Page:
Posted by Benjamin Ensor on November 23, 2012
- V.me is more than a mobile digital wallet. Customers will be able to use V.me to make online payments too. It lets users check out at online stores using a one-click solution that remembers card details from multiple providers (including MasterCard and American Express cards) as well as billing details and postal addresses.
- V.me is not just about mobile contactless payments. V.me will support a variety of ways to initiate payments including bar codes and QR codes, as well as NFC.
- Visa intends to distribute V.me through its member banks, much as Visa cards are distributed today. BBVA will be the first issuer in Spain.
- V.me is already in extended pilots in the UK and Spain to test the system and will launch formally in both countries soon. France will be next. V.me will start rolling out into stores in the UK next spring. Officially V.me will be available in France, Spain and the UK by next summer. (Visa Inc has already launched V.me in the US).
Although Visa talked a lot about contactless payments, what really struck me was what Visa said about the role of V.me in online payments. In effect, V.me will replace today’s Verified by Visa online authentication system, which is long overdue. Typing in a 16-digit card number and expiry date to pay online has never been a great customer experience, and Verified by Visa made it worse (and by taking customers away from the merchant’s site seemed much too much like a phishing attack). Visa hopes that V.me will finally provide an online payment mechanism that can compete with the simplicity and elegance of PayPal and Amazon’s 1-Click payments.
The second stroke of inspiration here is that by enabling customers to use V.me to pay online and on smartphones, Visa will encourage people to do the same in stores (even if the payment is initiated in a different way).
It seems to me that Visa has learnt the main lessons from contactless payment’s failure to take off quickly in the UK by focusing much more sharply on the needs of consumers and merchants. Forrester clients can see our framework for making new payment systems successful here and our view on digital wallets here. I think Visa has got a number of things right with its V.me strategy, including:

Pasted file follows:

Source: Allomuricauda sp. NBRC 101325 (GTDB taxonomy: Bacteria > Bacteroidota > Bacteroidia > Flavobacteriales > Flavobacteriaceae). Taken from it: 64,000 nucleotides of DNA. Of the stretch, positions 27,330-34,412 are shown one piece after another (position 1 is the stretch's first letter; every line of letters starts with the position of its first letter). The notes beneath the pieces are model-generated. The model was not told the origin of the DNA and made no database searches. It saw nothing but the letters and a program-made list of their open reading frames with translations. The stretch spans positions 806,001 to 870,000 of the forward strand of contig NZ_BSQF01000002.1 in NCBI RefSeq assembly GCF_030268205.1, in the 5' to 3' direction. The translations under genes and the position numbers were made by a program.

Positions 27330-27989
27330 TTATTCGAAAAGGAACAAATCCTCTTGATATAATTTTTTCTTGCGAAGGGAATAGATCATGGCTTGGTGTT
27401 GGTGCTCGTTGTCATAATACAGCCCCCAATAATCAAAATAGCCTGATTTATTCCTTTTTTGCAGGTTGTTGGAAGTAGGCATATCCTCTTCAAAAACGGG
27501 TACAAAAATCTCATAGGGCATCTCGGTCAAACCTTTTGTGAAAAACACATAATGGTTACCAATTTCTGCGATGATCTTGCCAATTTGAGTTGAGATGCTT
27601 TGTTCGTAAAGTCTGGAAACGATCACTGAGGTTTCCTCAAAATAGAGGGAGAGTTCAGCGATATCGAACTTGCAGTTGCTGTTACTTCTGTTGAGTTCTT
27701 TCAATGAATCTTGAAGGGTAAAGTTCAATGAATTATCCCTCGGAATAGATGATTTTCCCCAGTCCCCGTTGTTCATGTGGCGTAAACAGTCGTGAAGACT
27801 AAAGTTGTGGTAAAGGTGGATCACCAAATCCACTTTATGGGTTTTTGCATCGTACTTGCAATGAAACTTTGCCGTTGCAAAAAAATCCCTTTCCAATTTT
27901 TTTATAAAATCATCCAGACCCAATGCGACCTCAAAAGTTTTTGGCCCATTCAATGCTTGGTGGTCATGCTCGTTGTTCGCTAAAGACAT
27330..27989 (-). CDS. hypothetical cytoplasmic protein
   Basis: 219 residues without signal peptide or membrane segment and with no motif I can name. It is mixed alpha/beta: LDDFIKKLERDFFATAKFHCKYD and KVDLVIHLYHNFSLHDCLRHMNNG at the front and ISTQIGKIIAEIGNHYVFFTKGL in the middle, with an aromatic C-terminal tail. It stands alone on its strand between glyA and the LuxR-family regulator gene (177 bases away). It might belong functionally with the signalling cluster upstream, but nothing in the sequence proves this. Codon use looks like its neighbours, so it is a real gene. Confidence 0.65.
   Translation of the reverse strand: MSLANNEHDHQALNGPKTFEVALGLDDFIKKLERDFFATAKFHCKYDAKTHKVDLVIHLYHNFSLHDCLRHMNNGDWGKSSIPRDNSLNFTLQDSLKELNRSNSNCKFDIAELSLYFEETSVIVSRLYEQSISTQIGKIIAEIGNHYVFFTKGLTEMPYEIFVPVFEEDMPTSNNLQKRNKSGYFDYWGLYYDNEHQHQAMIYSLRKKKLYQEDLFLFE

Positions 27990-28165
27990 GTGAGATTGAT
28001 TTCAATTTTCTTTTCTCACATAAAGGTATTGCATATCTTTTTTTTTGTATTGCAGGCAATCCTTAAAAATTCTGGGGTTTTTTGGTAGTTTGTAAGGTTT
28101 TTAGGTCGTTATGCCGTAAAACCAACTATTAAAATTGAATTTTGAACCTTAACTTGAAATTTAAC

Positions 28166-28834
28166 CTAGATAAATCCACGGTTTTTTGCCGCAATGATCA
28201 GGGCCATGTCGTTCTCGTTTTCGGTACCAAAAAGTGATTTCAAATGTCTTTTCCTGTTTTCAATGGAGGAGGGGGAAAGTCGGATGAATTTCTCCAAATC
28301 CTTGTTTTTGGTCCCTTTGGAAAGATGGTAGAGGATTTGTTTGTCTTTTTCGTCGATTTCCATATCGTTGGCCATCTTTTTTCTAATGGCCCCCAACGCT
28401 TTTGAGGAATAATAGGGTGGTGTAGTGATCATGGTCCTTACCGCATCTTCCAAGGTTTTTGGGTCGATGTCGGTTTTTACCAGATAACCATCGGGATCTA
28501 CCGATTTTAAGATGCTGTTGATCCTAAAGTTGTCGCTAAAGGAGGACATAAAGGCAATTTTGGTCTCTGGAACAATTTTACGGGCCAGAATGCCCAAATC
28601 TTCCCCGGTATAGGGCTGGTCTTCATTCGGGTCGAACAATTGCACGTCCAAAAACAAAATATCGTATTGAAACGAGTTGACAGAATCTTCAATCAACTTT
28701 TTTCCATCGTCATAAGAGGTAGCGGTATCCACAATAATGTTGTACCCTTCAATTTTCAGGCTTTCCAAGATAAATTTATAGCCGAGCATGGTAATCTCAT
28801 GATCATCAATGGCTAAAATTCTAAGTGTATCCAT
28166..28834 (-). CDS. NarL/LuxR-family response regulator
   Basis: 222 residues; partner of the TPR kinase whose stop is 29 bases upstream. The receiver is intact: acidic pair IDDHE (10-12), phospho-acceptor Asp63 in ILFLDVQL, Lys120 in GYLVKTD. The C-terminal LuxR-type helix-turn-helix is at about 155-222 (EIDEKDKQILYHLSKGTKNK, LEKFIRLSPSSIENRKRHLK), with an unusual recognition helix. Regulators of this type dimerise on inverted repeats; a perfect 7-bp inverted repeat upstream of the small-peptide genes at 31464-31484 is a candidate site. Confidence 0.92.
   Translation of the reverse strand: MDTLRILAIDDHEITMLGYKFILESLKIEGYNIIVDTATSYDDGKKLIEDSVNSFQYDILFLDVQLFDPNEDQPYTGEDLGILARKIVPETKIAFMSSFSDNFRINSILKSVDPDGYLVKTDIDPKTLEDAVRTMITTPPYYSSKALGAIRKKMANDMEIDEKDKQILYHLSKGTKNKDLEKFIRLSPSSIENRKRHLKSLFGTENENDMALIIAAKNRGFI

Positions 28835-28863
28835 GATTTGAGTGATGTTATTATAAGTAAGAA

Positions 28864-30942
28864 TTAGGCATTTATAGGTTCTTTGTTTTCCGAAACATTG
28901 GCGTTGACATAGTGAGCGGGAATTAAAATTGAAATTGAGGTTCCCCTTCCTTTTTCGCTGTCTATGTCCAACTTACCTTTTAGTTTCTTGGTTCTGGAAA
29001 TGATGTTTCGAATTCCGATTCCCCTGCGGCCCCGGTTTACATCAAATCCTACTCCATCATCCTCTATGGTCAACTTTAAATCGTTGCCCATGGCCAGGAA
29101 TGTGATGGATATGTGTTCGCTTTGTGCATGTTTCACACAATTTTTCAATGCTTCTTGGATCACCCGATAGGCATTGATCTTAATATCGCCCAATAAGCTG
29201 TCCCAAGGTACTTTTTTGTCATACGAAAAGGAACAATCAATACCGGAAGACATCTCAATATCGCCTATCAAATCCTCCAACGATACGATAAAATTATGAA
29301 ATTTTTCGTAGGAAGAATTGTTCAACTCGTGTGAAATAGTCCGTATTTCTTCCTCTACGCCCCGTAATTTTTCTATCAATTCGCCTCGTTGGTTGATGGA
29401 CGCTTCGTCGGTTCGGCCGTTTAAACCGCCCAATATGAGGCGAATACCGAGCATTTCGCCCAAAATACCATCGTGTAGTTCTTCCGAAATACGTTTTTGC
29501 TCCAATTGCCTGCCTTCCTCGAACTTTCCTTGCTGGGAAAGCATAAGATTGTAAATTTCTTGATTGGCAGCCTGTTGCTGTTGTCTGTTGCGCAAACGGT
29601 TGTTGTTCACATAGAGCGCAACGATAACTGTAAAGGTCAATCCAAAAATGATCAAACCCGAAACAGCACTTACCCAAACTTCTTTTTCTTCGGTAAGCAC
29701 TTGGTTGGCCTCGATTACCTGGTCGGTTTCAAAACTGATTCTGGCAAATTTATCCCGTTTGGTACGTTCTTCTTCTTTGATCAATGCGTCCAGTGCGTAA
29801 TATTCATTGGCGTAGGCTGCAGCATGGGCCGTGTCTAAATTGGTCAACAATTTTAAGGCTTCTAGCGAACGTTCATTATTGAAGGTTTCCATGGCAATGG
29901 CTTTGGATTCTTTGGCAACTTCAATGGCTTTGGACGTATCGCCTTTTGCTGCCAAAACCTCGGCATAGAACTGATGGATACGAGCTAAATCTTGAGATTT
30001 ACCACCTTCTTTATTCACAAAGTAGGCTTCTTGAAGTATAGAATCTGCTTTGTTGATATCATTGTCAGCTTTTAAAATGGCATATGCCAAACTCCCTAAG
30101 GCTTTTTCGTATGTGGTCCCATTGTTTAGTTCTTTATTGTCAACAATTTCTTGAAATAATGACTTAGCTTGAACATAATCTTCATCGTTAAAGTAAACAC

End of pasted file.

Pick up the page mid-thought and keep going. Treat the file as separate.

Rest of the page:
- Recognizing that most customers will only want one wallet.Visa will let customers include cards and accounts from multiple banks in their V.me wallet, and require that member banks offering the wallet let their customers do so. Visa will use a customer’s email address to provide a unique identifier to try to help ensure customers don’t end up with multiple wallets.
- Shielding the customer’s card details from the merchant. This has been one of several factors behind PayPal’s success in online payments, particularly when customers are dealing with less-well-known merchants.
- Trying to make it simple for consumers.Visa is looking for ways to lower the barriers to adoption and thinking hard about how to educate customers about the new system. You can see how the enrollment process works on Visa’s site here.
- Thinking carefully about merchants. Visa is trying harder to understand and meet the needs of merchants, particularly the larger ones that can play a decisive role in driving adoption of new payment systems. For example, Visa is thinking about how to incorporate merchant reward schemes into V.me.
- Developing a distinct brand and acceptance mark. Most successful new payment launches, from Direct Debit in the UK, to BPAY in Australia, and iDeal in the Netherlands, have had a distinct brand which makes it easier to communicate the benefits to consumers, and to signal to them where the payment is accepted.
There’s good news for both banking and merchant eBusiness executives here. For bank eBusiness executives, Visa Europe is offering a white-label digital wallet that will meet many of your customers’ requirements while being a lot less costly to implement than trying to build your own wallet. For merchant eBusiness executives Visa Europe says that it will treat V.me transactions as fully-authenticated transactions, with the same merchant liability protection and associated lower interchange fees Visa Europe cards as Verified by Visa (see more here). Probably more importantly, a better online payment mechanism should reduce abandonment and increase conversion rates.
A lot of the attention in the race to establish digital wallets has been on PayPal, on exciting newcomers like Google’s Wallet and Telefonica’s O2 Wallet, and on the dark horse, Apple’s Passbook. But the race will be long, and Visa is a formidable competitor with deep experience and many assets. With a clear strategy now in place, Visa* has to be one of the favourites to win in the long term.
Thank you to Jonathan Vaux, Sandra Alzetta and their colleagues at Visa Europe.
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